By Biswajit Choudhury
New Delhi, April 18 (IANS) The government may intend to target black money with a new income tax returns form, mandating assessees to disclose their bank accounts and details of foreign visits, but it also makes filing of returns that much more cumbersome, experts maintain.
“The disclosure requirement on number of accounts and those opened and closed is interesting,” Vineet Agarwal, partner, international accounting firm KPMG in India, told IANS, referring to the norms notified by the Central Board of Direct Taxes (CBDT) applicable from the 2015-16 assessment year.
“A lot of people have a number of bank accounts. They also leave some of these accounts passive, or inactive. These have to be divulged in the new set of forms for e-filing of returns,” he added.
But one doubt remains. “A question that needs clarification in respect of disclosure requirements of is whether the ‘all bank accounts’ includes recurring deposits, fixed deposits, time deposits and loan acounts, besides saving and current accounts,” said Sandeep Kanoi, a chartered accountant.
The assessee, as per the new norms, also has to furnish the name of the bank, account number, its address, the Indian Financial System Code (IFSC code) and any possible joint account holder. But one demand, of not having to send a physical form after electronic filing, has not been met.
On foreign travel, the returns are required to disclose the passport number of the assessee, the countries and the frequency of visit in the financial year, as also the expenses incurred, if any, from own sources of income on such trips.
The move, experts said, is to ostensibly check black money and also have written proof from an assessee, that can be used in a court of law, regarding the foreign assets and income abroad in terms of what has been disclosed and what has not.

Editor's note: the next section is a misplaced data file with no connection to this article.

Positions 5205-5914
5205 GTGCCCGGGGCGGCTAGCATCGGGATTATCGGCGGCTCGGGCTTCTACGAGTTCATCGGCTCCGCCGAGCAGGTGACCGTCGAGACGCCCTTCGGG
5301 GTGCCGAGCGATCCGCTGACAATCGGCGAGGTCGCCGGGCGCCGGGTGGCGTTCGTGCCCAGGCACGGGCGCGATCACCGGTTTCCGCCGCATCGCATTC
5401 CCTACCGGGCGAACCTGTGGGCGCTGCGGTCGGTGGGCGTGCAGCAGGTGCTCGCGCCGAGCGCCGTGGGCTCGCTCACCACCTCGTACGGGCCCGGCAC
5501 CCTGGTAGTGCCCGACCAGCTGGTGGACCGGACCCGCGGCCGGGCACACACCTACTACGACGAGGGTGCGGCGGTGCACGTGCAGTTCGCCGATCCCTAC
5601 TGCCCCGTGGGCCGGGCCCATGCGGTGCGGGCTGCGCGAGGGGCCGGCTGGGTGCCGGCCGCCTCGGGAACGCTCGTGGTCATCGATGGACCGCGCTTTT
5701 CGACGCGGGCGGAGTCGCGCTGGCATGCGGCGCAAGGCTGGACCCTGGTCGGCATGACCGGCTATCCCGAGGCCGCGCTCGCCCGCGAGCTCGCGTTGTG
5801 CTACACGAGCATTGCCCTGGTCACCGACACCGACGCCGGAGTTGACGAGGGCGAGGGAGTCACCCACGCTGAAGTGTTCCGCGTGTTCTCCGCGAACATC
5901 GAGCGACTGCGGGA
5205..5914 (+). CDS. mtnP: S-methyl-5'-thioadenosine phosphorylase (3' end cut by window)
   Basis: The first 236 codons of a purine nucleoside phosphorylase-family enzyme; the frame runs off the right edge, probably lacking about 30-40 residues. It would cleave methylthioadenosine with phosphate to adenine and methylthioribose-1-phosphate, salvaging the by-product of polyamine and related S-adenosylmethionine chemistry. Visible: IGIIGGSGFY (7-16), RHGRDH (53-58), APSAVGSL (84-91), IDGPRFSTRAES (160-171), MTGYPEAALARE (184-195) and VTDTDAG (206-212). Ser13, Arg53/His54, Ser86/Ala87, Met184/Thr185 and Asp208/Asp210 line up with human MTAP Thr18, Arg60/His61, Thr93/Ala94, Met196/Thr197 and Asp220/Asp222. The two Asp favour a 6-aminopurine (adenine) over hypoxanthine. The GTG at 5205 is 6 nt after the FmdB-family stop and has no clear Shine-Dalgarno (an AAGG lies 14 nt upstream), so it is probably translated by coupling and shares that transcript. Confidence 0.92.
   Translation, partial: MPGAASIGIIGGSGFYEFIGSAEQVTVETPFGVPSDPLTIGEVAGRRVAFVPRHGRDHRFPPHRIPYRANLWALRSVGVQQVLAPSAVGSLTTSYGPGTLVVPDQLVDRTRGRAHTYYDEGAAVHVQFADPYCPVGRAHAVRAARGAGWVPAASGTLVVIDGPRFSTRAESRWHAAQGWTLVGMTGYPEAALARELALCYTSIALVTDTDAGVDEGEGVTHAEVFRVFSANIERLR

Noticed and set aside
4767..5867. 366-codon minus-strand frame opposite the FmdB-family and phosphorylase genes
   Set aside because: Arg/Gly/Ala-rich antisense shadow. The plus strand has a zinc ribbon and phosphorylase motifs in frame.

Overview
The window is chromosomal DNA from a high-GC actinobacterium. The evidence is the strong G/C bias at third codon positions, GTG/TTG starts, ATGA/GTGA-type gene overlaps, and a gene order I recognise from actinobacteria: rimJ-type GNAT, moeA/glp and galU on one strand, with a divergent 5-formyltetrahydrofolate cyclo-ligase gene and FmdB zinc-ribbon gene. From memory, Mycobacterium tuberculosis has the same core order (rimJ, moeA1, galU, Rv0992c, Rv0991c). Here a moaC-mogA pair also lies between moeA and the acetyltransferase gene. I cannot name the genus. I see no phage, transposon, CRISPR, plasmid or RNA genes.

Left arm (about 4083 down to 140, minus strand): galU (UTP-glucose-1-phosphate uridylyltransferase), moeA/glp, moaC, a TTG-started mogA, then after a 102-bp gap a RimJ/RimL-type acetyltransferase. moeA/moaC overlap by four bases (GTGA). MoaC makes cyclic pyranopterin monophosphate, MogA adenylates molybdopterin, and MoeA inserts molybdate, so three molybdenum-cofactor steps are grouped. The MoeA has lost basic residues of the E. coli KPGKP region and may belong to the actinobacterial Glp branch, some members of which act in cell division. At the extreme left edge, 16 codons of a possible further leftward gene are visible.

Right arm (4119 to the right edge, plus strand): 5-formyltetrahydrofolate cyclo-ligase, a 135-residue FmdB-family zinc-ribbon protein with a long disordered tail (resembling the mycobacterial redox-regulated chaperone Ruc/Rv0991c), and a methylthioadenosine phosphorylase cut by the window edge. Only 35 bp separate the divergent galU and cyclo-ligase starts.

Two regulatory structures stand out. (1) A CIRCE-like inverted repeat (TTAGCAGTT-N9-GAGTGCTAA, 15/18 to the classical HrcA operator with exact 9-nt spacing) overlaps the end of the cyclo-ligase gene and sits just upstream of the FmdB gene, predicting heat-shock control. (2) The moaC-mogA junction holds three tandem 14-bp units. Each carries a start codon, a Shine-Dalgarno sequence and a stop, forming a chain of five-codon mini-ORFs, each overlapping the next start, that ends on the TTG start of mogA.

But that is one aspect. Assessees will also have to track their overseas travel.
“Given that disclosures are required for the financial year 2014-15, one would need to collate and analyse the expenses incurred on trips made in the recently-concluded tax year,” Tapati Ghose, partner, Deloitte Haskins and Sells LLP, said.
“Steps have also been taken to arrest leakage of tax on Indian income, with additional reporting requirements like details of all Indian bank accounts, usage of balance in capital gains schemes in the return and confirmation that tax residency Certificates have been obtained,” she said.
“It is imperative that the fine print in the return forms and the instructions to the same are thoroughly analyzed by all individuals filings returns to understand the implications an applicability in each case.”
Some of the significant disclosures required include:
– Mention status of an account: Owner, beneficial-owner or beneficiary
– Furnish account opening date, held since, date of acquisition
– State nature of income earned from various sources, including assets held
– Mention amount taxable and offered in the return
– Disclose details of any other income derived from any other source outside India
– Report the Aadhaar number if an individual has one
– Provide more details on short-term and long-term capital gains
– Mention if tax relief has been claimed using various tax treaty with other countries
– Furnish signed copy of physical return.
(Biswajit Choudhury can be reached at [email protected])